Check out this new article by Debra Weiss in the ABA e-news journal released this week revealing that "[a]t least half of the lawyers in these nine states and jurisdictions aren't working as lawyers."
"Leichter included Puerto Rico and Washington, D.C., in his analysis. The states and jurisdictions where at least 50 percent of lawyers who aren’t working in attorney jobs are: Puerto Rico (68.9 percent); Alaska (56.7 percent); Tennessee (53.6 percent); Alabama (51.5 percent); Missouri (50.8 percent); Louisiana (50.5 percent); Maryland (50.3 percent); Massachusetts (50.1 percent); and Minnesota (50 percent)."
Do You Know What ‘s New with Casemaker? The Legal Researching Bundle Available to You
Casemaker, and all of the researching tools included with it, make an excellent research bundle. In May, I presented at KBA’s Solo & Small Firm Conference in Lawrence on, what else, Casemaker! And, I learned through this presentation that some of our members are not all that familiar with some of the “extras” that come along with Casemaker as a part of their membership to the KBA. So, I want to take this opportunity to fully inform you of all that is included with this excellent benefit to your bar membership.
*Casemaker: Research Tool
Casemaker is one of the leading low-cost legal research services available. With intuitive search capabilities, you are able to conduct your legal research quickly and, with your bar membership, at a cost you can afford. The Google-like search bar is conveniently located at the top of every page, inviting you to conduct your search using either simple or complex search language. Once the results are delivered, Casemaker offers intuitive ‘search-within-a-search-capability’ to further narrow the results.
Casemaker is filled with organizational features that make it more than just a research library with a fast search engine. With Casemaker you can create individual folders to store your research, and they can be renamed, reorganized, or deleted with just a few clicks. And, with its notes feature, Casemaker makes it possible to write, post, and save notes directly to the documents being viewed.
Casemaker carries annual archived versions of state statutes for all states and the U.S. Code. Attorneys with an issue arising in the past are able to quickly and easily check the text of the law in effect at the time the issue arose.
*CaseCheck+: Sheppardizing Feature
In addition to the standard Casemaker subscription, the Kansas Bar has also added CaseCheck+ which is a sheppardizing like feature. Previously available only by subscription, CaseCheck+ allows members to quickly determine if a case is still good law through a negative citator system that rivals Shepards® and KeyCite®.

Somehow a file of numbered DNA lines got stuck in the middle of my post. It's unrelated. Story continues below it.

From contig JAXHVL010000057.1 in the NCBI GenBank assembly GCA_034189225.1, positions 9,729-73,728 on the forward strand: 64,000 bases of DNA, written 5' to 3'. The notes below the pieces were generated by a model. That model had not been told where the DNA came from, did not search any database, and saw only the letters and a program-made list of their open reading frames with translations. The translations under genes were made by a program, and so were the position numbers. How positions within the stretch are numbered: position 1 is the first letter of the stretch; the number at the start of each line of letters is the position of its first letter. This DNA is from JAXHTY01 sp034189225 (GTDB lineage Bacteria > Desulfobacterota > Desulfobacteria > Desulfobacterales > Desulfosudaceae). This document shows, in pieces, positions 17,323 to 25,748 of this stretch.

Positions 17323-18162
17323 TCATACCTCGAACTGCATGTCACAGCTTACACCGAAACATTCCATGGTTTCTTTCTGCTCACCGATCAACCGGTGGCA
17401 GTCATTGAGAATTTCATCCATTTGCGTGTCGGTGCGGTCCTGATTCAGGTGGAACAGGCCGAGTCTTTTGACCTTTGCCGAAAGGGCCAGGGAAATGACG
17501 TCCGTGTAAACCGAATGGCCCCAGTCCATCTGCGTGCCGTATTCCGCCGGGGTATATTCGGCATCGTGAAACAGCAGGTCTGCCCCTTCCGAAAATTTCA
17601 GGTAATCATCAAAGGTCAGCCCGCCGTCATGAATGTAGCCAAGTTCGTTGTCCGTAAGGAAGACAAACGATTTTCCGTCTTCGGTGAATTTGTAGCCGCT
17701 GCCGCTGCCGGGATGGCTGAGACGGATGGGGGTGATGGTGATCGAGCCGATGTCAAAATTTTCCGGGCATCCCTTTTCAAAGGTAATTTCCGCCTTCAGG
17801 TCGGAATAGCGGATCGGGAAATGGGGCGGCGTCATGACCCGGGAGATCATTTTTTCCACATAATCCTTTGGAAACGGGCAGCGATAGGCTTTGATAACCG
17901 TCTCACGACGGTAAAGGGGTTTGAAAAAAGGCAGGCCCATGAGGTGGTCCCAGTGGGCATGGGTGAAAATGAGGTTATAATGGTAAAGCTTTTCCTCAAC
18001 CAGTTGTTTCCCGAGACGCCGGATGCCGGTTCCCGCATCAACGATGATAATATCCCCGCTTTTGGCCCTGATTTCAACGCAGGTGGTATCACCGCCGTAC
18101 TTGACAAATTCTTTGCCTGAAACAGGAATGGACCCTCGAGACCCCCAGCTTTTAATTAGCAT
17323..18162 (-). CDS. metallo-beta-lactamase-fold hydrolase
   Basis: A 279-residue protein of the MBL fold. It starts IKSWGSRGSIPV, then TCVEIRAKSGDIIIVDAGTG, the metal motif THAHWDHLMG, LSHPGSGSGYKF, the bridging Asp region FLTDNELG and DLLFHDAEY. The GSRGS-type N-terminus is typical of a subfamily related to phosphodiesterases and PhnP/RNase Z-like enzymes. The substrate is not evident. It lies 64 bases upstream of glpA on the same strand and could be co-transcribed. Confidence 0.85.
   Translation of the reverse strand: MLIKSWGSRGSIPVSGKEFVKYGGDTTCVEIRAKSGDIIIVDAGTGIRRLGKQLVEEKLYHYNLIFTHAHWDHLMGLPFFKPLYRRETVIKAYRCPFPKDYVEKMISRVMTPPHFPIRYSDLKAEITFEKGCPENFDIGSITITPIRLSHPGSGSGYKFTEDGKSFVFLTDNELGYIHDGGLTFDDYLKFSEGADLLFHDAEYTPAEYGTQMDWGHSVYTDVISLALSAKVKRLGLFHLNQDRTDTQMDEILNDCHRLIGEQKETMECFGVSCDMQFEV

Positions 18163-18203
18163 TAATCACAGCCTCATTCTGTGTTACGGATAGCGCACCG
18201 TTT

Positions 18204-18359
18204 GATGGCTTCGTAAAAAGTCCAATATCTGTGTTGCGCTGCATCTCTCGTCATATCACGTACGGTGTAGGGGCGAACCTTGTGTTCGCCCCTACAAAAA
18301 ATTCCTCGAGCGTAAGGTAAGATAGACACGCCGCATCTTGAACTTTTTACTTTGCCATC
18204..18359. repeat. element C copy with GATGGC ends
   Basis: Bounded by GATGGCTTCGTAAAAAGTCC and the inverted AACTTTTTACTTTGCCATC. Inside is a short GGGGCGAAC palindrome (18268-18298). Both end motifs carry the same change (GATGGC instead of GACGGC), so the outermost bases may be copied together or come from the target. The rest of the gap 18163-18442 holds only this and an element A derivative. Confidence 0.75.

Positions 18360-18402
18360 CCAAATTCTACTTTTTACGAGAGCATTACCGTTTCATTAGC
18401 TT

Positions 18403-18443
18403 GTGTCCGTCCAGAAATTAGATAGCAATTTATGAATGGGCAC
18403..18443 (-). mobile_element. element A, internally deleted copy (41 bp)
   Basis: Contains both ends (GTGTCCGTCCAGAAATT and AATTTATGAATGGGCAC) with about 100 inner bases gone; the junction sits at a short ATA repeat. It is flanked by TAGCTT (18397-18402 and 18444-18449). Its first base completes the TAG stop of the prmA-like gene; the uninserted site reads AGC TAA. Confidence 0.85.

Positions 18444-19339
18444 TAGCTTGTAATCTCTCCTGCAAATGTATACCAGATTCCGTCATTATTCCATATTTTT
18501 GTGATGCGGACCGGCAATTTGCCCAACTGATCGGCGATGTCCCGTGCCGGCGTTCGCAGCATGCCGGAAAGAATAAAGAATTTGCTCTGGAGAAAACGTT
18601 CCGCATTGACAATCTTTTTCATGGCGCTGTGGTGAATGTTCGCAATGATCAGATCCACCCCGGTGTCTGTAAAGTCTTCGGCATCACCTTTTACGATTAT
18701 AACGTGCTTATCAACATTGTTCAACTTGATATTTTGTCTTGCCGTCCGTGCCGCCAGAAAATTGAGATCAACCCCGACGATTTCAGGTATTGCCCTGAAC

*Casemaker Digest: Summaries of Appellate Decisions
The newest addition to the standard Casemaker subscription with your KBA membership is Casemaker Digest. The Digest is a summary of appellate decisions you can receive based on criteria you set. Once you log on, you set the criteria based on date decided, date added, jurisdiction, court, and judge. The Digest case summaries will be sent to you either daily or weekly, depending on which you select and only within the criteria you select.
*CiteCheck: Citation Report—Still Good Law?
Another great feature of the Casemaker bar membership bundle is CiteCheck allowing members to enhance their research. With CiteCheck, you can upload a document or brief to see whether your case citations continue to be good law. In most situations, reports are generated between 30-90 seconds after the initial document is uploaded.
Casemaker Libra is an online searchable library of treatises, practice guides, coursebooks, deskbooks, and continuing legal education materials linked to the Casemaker database. Books can be purchased individually or the entire library can be downloaded. Typical links into the Casemaker system include case law, statutes, acts and administrative codes. Books can be browsed individually or searched similarly or by practice area or library.
Legal Research Center: Expert, On-Demand Assistance
Another feature of Casemaker available to members for an additional price (not included in the KBA membership bundle) is the Legal Research Center (LRC). Casemaker has partnered with LRC to offer members expert on-demand memoranda, brief writing, and discovery support and analysis services at a reasonable price. All contact information is located on the Casemaker platform and KBA members are offered a 10% discount on LRC services.
Legal Forms: Online Database of State-Specific Legal Documents
Casemaker also offers KBA members a discounted rate for Legal Forms. Legal Forms are not part of your KBA membership Casemaker bundle, but they can be accessed through the Casemaker platform and are available to KBA members at a 10% discounted rate. Legal Forms is an online database of state-specific legal documents and forms.
vLex: International Primary & Secondary Legal Materials
vLex is a new product partner of Casemaker recently made available to Casemaker users. vLex provides international primary and secondary legal materials. Casemaker users may search the vLex Global Platform and receive a translated preview of their search results for free. To gain unlimited access to full text versions and downloads, a 24-hour Daily Passport may be purchased for $129, or members can select the “contact vLex button” and a representative will contact them to customize an annual subscription to their needs at a 10% discount.
CosmoLex: Practice Management Software